NEW YORK - The NHL eliminated 16 more days from the regular-season schedule yesterday, and if a deal with the players' association isn't reached soon the whole season could be lost.
The league wiped out all games through Dec. 30 in its latest round of cancellations.
Already, 422 regular-season games had been called off through Dec. 14 because of the lockout, and the latest cuts on Day 86 of the NHL shutdown claimed 104 more. The New Year's Day Winter Classic and the All-Star Game were canceled earlier. In all, the 526 lost games account for nearly 43 percent of the regular season that was scheduled to begin Oct. 11.
The cancellation of just two more weeks of the season, however, could perhaps signal hope of a deal to begin play in early January. Negotiations between the league and the players' association broke off last week, but NHL deputy commissioner Bill Daly said Sunday the sides are trying to restart talks this week.
Daly wrote in an email to The Associated Press yesterday that nothing had been completed regarding a meeting with the union.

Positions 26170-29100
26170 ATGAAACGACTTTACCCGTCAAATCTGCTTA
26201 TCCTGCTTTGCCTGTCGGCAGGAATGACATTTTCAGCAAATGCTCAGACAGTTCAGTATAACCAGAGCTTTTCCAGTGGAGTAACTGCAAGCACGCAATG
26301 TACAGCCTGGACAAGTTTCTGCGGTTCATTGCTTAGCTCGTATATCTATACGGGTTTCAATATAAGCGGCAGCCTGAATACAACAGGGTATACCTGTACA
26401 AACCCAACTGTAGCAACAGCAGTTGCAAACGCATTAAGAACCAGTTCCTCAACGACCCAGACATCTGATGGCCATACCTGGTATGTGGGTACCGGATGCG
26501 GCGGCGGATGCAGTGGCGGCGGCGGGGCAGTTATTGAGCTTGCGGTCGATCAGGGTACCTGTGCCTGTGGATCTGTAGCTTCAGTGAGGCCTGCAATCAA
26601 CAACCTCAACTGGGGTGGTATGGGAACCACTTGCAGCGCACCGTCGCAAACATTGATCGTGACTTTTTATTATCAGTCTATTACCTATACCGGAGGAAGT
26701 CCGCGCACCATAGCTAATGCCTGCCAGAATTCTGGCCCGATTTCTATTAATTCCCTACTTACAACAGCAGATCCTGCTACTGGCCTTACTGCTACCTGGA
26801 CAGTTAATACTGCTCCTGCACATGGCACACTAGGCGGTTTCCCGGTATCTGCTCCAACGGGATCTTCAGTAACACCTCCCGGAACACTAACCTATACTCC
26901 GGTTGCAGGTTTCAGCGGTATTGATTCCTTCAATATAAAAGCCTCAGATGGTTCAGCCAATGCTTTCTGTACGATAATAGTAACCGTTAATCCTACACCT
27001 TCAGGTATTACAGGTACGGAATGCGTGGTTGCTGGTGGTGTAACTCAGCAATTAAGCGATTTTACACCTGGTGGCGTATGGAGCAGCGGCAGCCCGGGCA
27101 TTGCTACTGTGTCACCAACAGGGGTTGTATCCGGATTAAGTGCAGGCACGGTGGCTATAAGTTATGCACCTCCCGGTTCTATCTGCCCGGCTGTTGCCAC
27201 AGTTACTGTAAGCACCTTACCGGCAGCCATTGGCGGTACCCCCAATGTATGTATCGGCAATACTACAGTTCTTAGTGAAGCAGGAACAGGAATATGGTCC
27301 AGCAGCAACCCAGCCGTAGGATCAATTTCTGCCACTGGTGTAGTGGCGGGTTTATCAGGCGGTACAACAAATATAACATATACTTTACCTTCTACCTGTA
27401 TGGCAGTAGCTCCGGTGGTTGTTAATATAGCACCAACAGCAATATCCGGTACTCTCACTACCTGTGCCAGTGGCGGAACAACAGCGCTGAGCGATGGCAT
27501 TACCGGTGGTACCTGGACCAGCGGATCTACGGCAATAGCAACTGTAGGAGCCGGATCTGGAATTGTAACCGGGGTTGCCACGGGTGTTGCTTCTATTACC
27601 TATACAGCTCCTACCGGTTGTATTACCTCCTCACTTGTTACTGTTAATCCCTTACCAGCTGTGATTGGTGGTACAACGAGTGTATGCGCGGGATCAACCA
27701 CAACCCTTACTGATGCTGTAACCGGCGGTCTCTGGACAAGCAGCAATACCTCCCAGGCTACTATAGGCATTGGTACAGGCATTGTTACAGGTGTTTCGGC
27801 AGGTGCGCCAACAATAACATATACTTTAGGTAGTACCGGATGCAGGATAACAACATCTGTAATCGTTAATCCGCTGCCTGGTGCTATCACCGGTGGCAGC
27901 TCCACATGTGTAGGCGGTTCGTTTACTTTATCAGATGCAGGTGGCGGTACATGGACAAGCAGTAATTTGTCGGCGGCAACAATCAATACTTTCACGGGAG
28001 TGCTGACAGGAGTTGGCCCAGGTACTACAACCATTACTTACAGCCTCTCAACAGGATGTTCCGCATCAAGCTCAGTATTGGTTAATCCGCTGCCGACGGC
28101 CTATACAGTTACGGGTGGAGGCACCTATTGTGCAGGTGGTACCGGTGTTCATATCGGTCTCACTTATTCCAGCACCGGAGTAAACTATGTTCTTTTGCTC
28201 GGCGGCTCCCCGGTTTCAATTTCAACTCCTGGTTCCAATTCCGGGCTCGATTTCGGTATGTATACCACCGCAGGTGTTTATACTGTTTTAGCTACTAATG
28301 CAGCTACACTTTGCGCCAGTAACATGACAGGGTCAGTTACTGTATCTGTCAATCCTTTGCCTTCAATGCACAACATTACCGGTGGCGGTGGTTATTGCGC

Whenever the sides do get back together, they will need to work quickly on a new collective bargaining agreement. Commissioner Gary Bettman said last week, after the most recent round of negotiations, that a season must consist of at least 48 games to protect its integrity. That's the same number of games played during the lockout-shortened 1994-95 season.
"When it gets to the point where we can't play a season with integrity, with a representative schedule, then we'll be done," Bettman said on Thursday. "If you go back in history, in '94-95 I think we played 48 games. I can't imagine wanting to play fewer than that."
The NHL and the players are trying to avoid the loss of a full season for the second time in eight years. The 2004-05 lockout, that eventually produced a salary cap for the first time in league history, was the first labor dispute to force a totally canceled season in North American professional sports.
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